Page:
I’ve got Innov8 mud claws for proper muddy conditions, I do find that if there is any harder ground involved I do feel the lack of cushioning. I’ve always got on with Saucony so for trail shoes I use the trail equivalent of the Kinvara. Plenty of cushioning and a 4mm drop. Prefer these over the mudclaws where conditions allowPosted 1 month agoBadlyWiredDogSubscriber
Am I right in thinking fell shoes are just mud-biased and trail shoes a bit more all round? Are the ones with massive cushioning (like Hoka) needed for anything but distances?
On the fell shoe front, yeah, sort of. They’re designed to work off piste so tend to have minimal cushioning and really aggressive lugs. As Rik above says, they tend to be less good on rock, partly because there’s less rubber on the ground, but also depending on compounds.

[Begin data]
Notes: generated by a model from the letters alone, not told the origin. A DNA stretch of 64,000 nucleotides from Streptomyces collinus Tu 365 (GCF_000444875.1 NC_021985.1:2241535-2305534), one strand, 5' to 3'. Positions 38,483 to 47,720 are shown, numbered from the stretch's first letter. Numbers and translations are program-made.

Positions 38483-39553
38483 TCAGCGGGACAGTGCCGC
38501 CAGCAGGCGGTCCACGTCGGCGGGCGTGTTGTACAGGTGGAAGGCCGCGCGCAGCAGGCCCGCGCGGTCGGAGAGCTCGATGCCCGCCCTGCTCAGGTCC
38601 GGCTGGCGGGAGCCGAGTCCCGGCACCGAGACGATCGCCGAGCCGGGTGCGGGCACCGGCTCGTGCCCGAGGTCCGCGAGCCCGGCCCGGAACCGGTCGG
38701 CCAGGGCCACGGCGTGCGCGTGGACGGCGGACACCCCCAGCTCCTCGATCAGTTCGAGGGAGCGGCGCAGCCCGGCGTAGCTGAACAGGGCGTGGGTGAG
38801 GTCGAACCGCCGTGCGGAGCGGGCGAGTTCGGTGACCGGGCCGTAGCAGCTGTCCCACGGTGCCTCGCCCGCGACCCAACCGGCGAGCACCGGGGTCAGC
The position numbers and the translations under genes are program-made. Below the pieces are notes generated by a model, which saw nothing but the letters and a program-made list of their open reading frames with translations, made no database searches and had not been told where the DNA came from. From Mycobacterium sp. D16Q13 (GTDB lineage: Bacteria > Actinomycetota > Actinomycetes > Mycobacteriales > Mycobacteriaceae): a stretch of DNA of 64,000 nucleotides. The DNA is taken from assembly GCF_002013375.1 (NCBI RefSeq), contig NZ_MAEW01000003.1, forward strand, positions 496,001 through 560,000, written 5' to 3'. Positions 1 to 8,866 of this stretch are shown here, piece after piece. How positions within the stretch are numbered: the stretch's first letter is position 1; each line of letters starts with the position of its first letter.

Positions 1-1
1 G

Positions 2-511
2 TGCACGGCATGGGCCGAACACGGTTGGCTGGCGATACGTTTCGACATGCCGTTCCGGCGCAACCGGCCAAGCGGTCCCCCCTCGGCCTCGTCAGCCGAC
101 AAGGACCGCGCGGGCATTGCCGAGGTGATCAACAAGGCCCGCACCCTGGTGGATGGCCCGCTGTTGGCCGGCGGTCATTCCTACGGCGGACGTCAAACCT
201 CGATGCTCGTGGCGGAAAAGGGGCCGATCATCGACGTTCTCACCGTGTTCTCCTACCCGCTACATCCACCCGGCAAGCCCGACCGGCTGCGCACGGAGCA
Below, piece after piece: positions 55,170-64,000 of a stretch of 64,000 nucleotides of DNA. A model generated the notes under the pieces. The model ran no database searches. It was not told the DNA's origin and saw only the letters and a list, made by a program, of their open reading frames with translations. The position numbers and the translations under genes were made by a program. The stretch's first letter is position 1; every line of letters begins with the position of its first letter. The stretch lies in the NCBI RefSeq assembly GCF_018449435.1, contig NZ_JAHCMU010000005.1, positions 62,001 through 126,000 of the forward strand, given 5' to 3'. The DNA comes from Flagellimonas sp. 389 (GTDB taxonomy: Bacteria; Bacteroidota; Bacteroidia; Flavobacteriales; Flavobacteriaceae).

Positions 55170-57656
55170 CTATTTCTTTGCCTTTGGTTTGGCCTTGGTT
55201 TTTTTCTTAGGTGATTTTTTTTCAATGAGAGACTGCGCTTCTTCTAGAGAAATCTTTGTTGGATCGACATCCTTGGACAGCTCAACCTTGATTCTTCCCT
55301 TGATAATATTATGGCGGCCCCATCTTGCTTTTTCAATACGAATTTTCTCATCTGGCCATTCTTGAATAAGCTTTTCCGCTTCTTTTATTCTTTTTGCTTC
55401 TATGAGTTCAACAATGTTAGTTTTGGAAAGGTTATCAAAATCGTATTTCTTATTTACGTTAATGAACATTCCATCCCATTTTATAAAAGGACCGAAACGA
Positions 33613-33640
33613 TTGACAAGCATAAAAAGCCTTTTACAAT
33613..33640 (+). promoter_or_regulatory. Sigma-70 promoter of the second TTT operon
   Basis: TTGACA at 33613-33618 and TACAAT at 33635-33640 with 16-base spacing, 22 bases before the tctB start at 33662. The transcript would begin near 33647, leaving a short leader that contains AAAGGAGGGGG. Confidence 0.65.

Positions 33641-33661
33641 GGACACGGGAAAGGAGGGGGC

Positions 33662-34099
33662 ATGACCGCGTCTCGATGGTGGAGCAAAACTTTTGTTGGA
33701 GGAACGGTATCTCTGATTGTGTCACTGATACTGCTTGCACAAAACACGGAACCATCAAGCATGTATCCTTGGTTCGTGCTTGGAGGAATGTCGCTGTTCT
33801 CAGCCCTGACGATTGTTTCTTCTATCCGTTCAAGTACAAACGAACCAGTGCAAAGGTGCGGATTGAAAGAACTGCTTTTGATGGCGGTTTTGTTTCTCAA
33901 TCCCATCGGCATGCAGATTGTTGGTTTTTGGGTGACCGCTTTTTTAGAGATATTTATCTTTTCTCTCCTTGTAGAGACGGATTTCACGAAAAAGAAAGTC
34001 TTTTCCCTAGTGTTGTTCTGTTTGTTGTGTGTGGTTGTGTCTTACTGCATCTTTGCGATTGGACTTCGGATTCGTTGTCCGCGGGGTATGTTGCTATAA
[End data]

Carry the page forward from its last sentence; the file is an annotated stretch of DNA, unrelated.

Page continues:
Trail running tends to be more path orientated, but my take would be that US and Alpine trail running assumes a firm, well-maintained, rocky sort of surface, whereas a lot of UK footpaths/trails can be a load softer. I use La Sportiva Mutants a lot because they have 1. Enough cushioning to take the edge off harder trails, like slabbed paths etc, without being tall and unstable. 2. There’s near fell shoe grip on softer surfaces 3. The rubber compound works really well on wet rock. 4. They fit my feet. 5. They have a slightly higher ankle cuff which helps keep gravel and small stones out.
Salomon Speedcross do a similar sort of gig, but my personal experience is that the rubber compound is horrible on wet rock. To be fair, my mate ran the Spine Race in a pair before I pointed that out, so they can’t be that bad. The Inov-8 Roclite mentioned above are Inov-8’s sort of equivalent, but they’re not as good on soft surfaces ime and the rubber wears fast. Oh, fwiw, the Inov-8 Ultra shoe with the Graphene rubber is, for some reason, incredibly harsh on hard surfaces, though fine on softer stuff. Ultra shoes generally tend to have a roomier forefoot to allow for your grotesquely swollen feet 😉 really.